In a post-industrial culture of digital manipulation, reality often becomes an illusion. So much of our waking lives are spent craning towards LCD screens or staring down into the crackling wasteland of an iPhone — little time is left for “real” time.
Eugene painter and mixed media artist Adam Lesh explores this concept and more in his current exhibit “Screened In” downtown at The Woodpecker’s Muse art gallery.
“On some level, my paintings are about futility,” said Lesh. “About the impossibility of genuine free will or unencumbered thought or even real originality within the staggering confines of culture and the limits of human cognition.”
And how could anyone think otherwise in an Internet environment where our brains are constantly bombarded by pop-ups, preliminary YouTube ads and other flicks of cultural sabotage. In his own words, Lesh wants to “tease apart possible meanings” and “reorient these dizzying phenomena from the quick time of bits, to the slow time of paint.”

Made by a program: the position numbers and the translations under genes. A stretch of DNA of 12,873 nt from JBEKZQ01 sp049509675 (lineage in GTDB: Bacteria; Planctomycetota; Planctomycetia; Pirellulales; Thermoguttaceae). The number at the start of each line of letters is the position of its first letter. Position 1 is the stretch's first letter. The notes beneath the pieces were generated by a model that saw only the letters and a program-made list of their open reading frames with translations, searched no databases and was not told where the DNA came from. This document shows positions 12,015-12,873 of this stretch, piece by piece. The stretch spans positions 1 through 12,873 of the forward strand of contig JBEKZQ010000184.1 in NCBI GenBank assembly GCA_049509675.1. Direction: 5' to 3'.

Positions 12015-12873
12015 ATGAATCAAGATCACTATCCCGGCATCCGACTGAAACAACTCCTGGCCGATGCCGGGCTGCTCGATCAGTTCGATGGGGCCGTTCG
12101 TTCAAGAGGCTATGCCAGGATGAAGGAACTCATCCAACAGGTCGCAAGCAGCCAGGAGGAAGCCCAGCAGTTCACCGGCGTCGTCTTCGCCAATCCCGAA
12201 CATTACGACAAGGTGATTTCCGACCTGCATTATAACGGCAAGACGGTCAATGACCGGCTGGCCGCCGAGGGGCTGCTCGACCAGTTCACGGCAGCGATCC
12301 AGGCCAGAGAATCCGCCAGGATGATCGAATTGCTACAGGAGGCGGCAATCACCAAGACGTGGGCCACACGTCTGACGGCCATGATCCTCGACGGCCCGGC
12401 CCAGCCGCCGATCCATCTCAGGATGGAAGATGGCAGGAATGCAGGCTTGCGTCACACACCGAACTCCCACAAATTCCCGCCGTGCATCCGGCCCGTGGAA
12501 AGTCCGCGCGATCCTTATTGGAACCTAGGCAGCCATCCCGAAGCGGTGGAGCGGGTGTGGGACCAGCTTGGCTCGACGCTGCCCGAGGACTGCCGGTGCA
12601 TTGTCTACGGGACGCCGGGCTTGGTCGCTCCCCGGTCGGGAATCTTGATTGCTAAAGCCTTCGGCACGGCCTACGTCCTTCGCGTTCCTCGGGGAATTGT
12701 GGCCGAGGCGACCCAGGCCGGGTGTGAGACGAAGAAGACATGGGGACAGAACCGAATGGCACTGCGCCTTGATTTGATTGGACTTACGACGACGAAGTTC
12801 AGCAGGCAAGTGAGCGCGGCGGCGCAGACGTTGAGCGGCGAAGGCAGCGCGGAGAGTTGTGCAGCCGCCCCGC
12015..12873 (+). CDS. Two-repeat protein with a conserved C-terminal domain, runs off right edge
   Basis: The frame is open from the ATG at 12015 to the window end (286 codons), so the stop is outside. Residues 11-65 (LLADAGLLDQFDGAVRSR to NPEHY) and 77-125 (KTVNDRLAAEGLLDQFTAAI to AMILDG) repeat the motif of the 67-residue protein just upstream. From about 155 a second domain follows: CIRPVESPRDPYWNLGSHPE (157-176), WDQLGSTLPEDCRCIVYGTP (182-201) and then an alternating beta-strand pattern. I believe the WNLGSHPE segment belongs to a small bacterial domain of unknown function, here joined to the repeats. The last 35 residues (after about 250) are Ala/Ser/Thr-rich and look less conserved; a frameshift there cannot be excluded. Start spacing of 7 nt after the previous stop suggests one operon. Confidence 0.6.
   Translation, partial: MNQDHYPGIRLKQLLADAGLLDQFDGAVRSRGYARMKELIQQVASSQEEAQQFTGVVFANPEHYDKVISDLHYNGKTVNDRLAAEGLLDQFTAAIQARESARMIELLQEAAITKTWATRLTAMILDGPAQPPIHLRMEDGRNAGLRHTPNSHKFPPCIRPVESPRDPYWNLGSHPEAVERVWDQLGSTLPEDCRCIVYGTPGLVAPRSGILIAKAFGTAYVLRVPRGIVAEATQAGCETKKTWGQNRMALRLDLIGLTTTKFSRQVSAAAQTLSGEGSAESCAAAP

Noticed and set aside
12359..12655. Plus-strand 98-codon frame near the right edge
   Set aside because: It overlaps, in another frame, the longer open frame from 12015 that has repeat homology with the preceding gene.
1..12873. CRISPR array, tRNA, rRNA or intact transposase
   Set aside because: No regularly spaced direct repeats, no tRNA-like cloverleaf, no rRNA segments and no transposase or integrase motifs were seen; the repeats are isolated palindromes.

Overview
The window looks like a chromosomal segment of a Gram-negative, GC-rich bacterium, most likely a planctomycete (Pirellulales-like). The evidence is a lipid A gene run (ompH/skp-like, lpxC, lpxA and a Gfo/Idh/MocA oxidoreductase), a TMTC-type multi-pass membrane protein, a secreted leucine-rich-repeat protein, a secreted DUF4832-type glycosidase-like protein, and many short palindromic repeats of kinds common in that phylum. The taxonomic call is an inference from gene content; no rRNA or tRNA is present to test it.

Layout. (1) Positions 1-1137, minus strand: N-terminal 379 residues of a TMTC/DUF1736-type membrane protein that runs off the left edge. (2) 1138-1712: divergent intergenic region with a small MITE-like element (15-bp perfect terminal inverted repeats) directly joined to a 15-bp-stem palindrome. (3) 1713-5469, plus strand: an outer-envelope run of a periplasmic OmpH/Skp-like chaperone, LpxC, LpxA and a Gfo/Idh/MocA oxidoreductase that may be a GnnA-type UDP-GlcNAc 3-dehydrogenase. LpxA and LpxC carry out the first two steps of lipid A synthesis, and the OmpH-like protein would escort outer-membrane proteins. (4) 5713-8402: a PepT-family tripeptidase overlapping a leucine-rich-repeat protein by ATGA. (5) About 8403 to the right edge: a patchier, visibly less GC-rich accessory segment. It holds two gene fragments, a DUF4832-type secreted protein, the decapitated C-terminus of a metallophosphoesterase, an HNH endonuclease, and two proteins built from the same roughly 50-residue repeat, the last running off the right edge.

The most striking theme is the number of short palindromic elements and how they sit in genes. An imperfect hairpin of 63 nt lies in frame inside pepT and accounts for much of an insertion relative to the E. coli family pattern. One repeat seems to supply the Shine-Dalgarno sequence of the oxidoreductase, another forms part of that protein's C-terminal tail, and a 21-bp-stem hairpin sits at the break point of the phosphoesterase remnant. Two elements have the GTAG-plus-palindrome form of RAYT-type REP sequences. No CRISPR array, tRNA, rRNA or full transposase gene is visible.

Visually, “Screened In” is stunning. Each work incorporates mesh screens and the paintings are abstract, some displaying complex patterns; one particularly entrancing painting entitled “Buckminster Babylon” features lime-green, tile-like segments that appear to sputter and fade out over a blue canvas. Another, “Ativan Civic Trench Run”, is an acrylic-over-fiberglass mesh that seems to replicate the pixilation of a 1980s analog camera.
“Screens are a metaphor, a tool, and a source,” said Lesh. “They serve as both cover for hiding and as a crystal ball for viewing the world remotely.”
Lesh’s work is both representational and documentary in nature, yet still art. He draws a fine line between social critique (he’s not into that) and documentation. For him, like most of us, screens are a poignant and perhaps all too dominating reality.
“Screens are both windows and barricades,” said Lesh, “providing access but also significantly constricting my point of view.”
The second opening of “Screened In” begins at 5:30pm Friday, March 2, at The Woodpecker’s Muse, 372 W. Broadway, and continues through April 5. — Andrew Hitz